was out on the town once more.
She headed home in a car with her Mam,
and I caught the final 127.

We'd be hip by hip once more on the Tuesday;
as the strip light flickered in the Politics block,
and Mr Woodstones delighted us with his lectures.
But next Saturday, she'd be at the hairdressers in Horbury.
Ed Miliband spoke at a bus depot in Hounslow Heath,
and I'd be watching Ossett Albion play against Nostell Miners Welfare:
not a single placard in sight.

I once fell in love with a Communist Vegetarian; aka "Lenin & McCartney".
8 years on since we both left College, I randomly bumped into her at Leeds Fest
She told me how she'd loved that day, and swore she'd never forget,
as we both stood in the queue for steak baguettes.

26 Mar 2014

Flat 7C - Tony's Slip (Part 2: Duck Egg Blue)

It was barely three weeks after his dismal dismissal,
as the Tynemouth Under 10s Assistant Manager,
that Tony's wife Sandra finally parted with her patience.
Not that she was particularly aroused by the thought
of Tony commanding a clipboard,
in the Pin Point Recruitment Junior Football League,
but on learning of his departure from the club
it became immediately apparent to all:
to Tony, to Sandra, to their ten year old son,
their seven year old daughter and their neighbour's bastard dog,
that Tony could no longer fulfil the façade.

And on wearily turning the key,
to 7C Albion Falls,
an all consuming raging stench nigh on knocks him for six.
Now, he can be forgiven for mistaking,
amidst the coldness of the room,
having not yet used the heating
that the refrigerator was fully working:
but as the kitchen toyed with the reek of a corpse
and Tony tried not to gip,
his cottage cheese Cravendale served a relentless reminder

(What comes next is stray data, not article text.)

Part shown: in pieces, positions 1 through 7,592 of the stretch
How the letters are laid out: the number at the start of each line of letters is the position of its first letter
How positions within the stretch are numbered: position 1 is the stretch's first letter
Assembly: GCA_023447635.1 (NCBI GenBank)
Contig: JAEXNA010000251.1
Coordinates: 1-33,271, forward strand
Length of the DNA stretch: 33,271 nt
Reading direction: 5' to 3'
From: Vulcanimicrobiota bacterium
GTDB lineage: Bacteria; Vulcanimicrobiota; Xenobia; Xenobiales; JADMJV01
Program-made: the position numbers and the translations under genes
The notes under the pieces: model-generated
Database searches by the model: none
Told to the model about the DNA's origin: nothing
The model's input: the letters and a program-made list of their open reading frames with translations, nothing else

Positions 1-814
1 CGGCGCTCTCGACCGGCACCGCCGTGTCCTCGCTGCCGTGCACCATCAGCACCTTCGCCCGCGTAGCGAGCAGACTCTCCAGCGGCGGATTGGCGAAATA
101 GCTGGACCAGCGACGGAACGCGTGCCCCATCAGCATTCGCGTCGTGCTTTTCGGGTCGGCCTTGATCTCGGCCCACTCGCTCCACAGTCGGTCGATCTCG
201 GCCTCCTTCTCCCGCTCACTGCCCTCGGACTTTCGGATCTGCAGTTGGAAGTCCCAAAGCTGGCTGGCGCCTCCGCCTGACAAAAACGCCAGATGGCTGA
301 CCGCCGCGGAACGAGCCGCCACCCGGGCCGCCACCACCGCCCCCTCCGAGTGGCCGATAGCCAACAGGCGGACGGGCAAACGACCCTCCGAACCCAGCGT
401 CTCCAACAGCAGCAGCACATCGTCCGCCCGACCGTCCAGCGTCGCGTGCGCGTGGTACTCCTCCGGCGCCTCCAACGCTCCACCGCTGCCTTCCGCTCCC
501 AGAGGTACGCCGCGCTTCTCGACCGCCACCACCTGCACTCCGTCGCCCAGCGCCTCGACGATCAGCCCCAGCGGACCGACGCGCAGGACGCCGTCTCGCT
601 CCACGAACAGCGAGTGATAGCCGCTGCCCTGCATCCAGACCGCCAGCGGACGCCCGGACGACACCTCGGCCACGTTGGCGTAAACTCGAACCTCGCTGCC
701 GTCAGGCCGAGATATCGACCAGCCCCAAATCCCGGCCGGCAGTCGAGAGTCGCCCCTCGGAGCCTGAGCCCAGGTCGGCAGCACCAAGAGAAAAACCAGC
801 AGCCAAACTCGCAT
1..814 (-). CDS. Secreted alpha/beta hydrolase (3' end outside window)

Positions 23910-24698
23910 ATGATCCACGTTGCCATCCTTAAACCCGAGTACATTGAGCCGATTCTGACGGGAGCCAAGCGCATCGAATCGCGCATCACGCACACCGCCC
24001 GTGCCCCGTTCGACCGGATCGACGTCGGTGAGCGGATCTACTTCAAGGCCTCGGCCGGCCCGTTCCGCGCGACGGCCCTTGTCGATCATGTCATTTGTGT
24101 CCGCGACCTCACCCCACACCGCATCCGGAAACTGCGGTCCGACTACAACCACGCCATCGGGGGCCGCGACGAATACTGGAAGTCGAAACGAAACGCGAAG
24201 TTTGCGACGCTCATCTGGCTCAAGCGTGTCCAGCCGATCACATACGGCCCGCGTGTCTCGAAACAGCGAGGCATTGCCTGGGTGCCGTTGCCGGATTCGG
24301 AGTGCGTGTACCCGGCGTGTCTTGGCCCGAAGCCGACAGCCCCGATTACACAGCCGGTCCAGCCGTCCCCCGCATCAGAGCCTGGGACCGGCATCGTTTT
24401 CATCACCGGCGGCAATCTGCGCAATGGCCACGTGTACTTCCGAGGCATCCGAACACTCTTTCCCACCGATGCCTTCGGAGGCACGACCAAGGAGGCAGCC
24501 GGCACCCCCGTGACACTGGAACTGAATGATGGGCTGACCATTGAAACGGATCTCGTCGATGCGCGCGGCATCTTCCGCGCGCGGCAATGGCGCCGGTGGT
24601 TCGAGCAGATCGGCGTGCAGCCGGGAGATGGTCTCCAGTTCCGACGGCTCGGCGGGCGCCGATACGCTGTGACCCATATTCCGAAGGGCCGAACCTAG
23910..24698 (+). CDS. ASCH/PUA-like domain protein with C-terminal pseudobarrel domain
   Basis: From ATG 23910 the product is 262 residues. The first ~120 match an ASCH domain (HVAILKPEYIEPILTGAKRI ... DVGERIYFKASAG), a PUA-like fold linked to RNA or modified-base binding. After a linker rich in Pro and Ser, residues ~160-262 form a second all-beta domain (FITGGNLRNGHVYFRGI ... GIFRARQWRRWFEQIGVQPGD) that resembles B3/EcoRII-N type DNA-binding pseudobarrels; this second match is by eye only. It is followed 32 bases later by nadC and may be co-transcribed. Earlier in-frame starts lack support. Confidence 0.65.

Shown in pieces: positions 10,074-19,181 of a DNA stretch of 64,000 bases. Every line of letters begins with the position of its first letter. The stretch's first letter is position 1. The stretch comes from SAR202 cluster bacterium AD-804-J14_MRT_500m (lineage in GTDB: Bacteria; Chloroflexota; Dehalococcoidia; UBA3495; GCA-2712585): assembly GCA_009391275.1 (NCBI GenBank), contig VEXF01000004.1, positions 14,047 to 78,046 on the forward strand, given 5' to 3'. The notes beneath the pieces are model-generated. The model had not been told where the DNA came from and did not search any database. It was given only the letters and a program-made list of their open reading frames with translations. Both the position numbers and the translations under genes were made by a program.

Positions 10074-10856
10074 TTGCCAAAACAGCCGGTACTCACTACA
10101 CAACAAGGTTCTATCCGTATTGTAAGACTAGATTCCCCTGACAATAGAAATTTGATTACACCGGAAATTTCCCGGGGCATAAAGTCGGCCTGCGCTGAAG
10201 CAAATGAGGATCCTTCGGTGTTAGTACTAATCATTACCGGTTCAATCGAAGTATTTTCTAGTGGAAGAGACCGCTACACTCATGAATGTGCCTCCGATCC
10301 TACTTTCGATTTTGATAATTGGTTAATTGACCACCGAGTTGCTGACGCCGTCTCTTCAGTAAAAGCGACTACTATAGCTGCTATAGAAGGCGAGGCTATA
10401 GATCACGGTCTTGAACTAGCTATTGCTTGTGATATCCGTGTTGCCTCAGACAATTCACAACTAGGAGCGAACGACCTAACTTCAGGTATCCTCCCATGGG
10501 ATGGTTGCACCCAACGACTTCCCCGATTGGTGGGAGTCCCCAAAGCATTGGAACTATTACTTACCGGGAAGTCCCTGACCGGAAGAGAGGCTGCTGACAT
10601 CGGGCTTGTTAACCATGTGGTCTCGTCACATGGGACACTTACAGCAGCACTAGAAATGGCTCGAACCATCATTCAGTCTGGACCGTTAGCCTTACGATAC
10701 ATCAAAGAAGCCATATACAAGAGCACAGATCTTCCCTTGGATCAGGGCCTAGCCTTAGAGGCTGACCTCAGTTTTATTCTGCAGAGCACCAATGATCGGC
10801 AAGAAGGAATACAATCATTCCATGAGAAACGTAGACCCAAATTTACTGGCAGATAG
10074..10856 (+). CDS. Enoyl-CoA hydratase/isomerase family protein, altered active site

that perhaps he needed to lambast the landlord.

He can just about handle the Bassline binges that greet him from next door,
or the fact that the living room window won't open,
or the fact that the cigarette burns on the carpet are a welcome distraction from blood stains,
or even the bi-weekly visits from Bulgarian bailiffs chasing the previous tenant:
he can handle that.
But the landlord
really needs
to sort out the fridge.

After all, there was a full packet of dry cured ham in there
tainted beyond consumption:
£2.99's worth of Tesco's Finest abandoned in the bin.
Fuck that for a game of soldiers.

And he'd often bemoaned
the luxurious expense
from the Gold Card splurges
on Debenhams duvets,
duck egg blue dining tables,
flamingo curtains
and Cath Kidston "kitchenalia".

But as Tony pulls the threadbare rag
that barely covers his feet,
on a bed that feels like hardboard fused with rubble,
he shivers with the sense of the warmth he can catch
from a well-dressed well-loved semi-detached:
a transatlantic distance
from the life he used to know,
with Sandra,
just five miles down the road.

21 Mar 2014

It's A Cold Wind Down By The Don

He notices the tattoo on her hand,
which brushes her hair behind her ear,
as she chuckles
at a tedious remark.
Four white bread rolls,
semi skimmed milk,
orange juice with bits,
mayonnaise (on offer),
and eight bottles of San Miguel:
all it took to illuminate
a tedious journey home.

He falters three times,
as Green Lane meets with Alma Street,
at 10:59pm:
praying he'll convince her,
claiming casual coincidence,
he's frozen by the prospect
that Charlotte's smile
as she leant over him to reach some carrots,
and her assistance on the self service checkouts,
will disintegrate
off duty.

Groceries scrawled on envelopes
provide perfect excuses
for trotting to Tesco.
He's been anxiously waiting to ask her for weeks.
And as she mentions, twice in one sentence,
that she drinks in The Shakespeare after work,
he blindly strokes his chin,
purchases a scratchcard,
and then leaves,
completely empty handed.